For nine months fans had been waiting for this:
Ricky Rubio, the no-look, between-the-legs pass to Greg Stiemsma. Rubio, the steal and feed for a trey by J.J. Barea. Rubio, his hand firmly fixed to the Timberwolves' on switch, Target Center wired. Rubio, the game on the line, the ball in his hands.
Nine months after tearing two ligaments in his left knee, after surgery to repair them, after countless rehab sessions, Rubio returned. It could have been astounding, had Rubio's three-pointer fallen with the score tied and the clock winding down in the fourth quarter.
Instead, all 18,173 fans will take the wonderful: A 114-106 overtime victory over the Dallas Mavericks, earned with Kevin Love out because of flu-like symptoms. The Wolves scored the first 10 points of overtime, with Andrei Kirilenko scoring five of them, as the Wolves produced their first four-game winning streak since February 2010. It put the Wolves (12-9) three games over .500 for the first time since Jan. 13, 2007.
And it might be no exaggeration to say that the energy that drove this victory came from Rubio
"I can't say with words how it felt," Rubio said of the ovation he received upon entering the game in the first quarter. "It gives you an extra motivation to play here. I'm so proud to be playing for this team, in front of this crowd."
Rubio came off the bench, which is something fans will have to get used to for a while as the team eases him back. He played 18 minutes, which was part of the pre-ordained plan. But even in relatively small doses, it was intoxicating.
In seven first-half minutes he had four points, four assists and a steal, entering with the lethargic Wolves down 10 points, returning to the bench with the Wolves within two -- a roll that continued even with Rubio on the bench.
In the second half, on consecutive Wolves hoops, Rubio fed Kirilenko for a dunk, dished Nikola Pekovic with a behind-the-back pass and Luke Ridnour with a no-look dish.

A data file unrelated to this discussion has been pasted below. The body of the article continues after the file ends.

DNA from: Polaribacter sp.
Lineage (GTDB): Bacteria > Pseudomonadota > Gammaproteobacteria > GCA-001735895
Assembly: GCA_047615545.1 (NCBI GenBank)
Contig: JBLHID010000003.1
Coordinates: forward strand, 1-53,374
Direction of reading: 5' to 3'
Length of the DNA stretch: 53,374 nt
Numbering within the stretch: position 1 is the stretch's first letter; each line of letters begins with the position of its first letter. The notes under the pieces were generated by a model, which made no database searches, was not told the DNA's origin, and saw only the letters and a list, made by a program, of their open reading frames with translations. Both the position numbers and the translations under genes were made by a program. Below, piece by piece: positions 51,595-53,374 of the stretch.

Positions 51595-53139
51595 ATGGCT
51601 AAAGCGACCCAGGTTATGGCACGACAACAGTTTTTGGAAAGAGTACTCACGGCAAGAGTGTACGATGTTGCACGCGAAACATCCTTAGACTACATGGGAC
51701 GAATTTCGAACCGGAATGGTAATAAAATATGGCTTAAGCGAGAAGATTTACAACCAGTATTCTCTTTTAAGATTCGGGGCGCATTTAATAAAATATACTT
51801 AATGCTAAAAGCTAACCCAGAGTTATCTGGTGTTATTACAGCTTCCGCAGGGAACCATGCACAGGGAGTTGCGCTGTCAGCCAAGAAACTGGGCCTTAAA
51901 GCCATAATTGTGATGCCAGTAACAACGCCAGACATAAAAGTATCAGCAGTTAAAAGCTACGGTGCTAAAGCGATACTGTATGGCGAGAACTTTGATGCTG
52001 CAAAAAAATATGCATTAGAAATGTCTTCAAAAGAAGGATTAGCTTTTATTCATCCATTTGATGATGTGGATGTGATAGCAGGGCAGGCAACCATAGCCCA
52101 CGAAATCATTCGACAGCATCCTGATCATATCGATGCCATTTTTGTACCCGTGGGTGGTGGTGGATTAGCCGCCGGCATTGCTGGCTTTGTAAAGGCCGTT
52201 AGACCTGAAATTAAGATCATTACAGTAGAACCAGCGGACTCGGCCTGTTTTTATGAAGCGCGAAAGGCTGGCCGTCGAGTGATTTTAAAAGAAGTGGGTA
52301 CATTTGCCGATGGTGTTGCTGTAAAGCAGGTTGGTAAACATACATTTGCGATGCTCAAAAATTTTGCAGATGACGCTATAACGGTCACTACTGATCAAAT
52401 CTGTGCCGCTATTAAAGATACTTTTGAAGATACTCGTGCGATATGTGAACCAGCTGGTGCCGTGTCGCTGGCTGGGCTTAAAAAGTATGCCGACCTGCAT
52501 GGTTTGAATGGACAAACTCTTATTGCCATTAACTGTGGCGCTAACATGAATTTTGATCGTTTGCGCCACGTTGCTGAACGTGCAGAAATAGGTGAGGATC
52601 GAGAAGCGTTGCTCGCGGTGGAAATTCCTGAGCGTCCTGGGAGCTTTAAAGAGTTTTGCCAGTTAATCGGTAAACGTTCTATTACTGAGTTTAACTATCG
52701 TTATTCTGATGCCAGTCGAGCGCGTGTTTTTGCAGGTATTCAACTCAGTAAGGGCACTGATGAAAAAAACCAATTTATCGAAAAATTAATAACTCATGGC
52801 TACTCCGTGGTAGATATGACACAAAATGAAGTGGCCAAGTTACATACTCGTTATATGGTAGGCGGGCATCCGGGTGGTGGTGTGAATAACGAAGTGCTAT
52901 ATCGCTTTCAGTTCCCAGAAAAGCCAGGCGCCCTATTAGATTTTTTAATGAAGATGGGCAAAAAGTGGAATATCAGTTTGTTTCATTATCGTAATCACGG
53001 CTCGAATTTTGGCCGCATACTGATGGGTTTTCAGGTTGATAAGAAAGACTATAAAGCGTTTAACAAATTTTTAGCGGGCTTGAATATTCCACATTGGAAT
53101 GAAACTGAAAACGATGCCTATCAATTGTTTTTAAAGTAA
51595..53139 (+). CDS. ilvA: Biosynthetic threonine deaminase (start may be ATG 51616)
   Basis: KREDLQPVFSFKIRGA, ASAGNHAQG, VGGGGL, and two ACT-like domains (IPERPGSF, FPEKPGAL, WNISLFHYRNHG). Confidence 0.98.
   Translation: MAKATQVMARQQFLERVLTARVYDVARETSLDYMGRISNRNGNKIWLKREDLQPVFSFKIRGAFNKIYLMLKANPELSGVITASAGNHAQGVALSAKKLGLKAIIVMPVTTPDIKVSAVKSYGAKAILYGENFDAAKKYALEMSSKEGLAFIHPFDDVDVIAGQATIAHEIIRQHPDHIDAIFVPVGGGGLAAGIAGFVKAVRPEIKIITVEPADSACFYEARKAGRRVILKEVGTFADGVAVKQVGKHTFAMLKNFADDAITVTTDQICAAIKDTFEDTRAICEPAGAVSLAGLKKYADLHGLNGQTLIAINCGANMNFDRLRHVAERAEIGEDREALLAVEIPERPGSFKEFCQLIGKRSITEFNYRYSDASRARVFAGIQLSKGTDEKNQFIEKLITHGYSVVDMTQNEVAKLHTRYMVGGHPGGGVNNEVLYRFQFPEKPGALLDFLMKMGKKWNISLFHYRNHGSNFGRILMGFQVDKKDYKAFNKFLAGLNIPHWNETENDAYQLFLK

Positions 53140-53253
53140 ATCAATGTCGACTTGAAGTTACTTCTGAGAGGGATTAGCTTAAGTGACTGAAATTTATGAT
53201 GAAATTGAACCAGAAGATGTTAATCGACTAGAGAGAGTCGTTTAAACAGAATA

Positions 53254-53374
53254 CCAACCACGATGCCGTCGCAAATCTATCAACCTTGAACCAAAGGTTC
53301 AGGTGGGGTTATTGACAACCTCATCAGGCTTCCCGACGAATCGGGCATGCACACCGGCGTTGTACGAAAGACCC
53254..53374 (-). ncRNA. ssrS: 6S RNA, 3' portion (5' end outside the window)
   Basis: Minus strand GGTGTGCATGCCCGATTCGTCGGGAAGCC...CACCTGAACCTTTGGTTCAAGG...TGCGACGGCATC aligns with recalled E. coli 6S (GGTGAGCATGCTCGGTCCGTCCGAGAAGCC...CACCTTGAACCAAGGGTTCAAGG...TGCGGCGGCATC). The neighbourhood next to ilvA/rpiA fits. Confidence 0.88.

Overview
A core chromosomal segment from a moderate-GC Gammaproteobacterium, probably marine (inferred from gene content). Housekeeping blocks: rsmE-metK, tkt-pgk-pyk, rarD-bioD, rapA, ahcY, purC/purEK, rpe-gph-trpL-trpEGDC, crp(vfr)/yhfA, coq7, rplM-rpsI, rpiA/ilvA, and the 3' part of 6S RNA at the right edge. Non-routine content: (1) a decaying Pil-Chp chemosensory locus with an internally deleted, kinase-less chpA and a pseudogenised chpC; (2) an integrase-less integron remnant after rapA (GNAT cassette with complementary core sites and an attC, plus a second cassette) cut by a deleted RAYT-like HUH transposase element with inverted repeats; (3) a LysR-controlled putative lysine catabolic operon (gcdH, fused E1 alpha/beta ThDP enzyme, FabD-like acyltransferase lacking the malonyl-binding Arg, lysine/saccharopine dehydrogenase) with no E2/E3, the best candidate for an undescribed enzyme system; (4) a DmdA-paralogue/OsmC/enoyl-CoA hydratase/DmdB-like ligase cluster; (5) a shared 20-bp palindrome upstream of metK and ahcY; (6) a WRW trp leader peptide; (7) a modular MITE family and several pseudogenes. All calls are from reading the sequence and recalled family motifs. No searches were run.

He returned to the game with a little more than 3 minutes left and almost won it in regulation. He tied the score with two free throws with 1:41 left. He fed Pekovic for a hoop that tied it again with 59 seconds left. And then Rubio watched his team finish the job.
"Amazing," Rubio said. "They give me a great gift, that 'W' in overtime."
Could it have gone better? Yes, he said, had he made that three-pointer at the end. Will he forget this? No, he said.
"I love this team, I love playing basketball, and I'm never going to forget how to play."
Talk about drama. The Wolves' 10-point lead disappeared in the fourth quarter, then they opened overtime with 10 consecutive points.
Six Wolves scored in double figures, led by Pekovic's 21 points. Alexey Shved had 18, and Derrick Williams scored 16 off the bench.
But this was Rubio's night. He was the man the fans were there to see. It was his energy that kick-started the Wolves. It was his amazing night that gave promise of significant promise going forward.
"He was pretty excited," deadpanned Wolves coach Rick Adelman. "When he has the ball in his hands, I'm a better coach."
And the Wolves are a better team. Saturday night was not the start, but a step in the process. Rubio will be brought back slowly, even sitting on the second half of back-to-backs at the start. Still, the emotion Saturday was real, infectious, as thick inside Target Center as the misty fog was outside.
Afterward Kirilenko talked with amazement of the eyes in the back of Rubio's head. Barea, sitting a few feet away, smiled.
"It is awesome having Ricky back," he said. "He is a player. He lives for basketball, you know? People like that, they'll do anything to play. He worked for this, and look how things turned out tonight."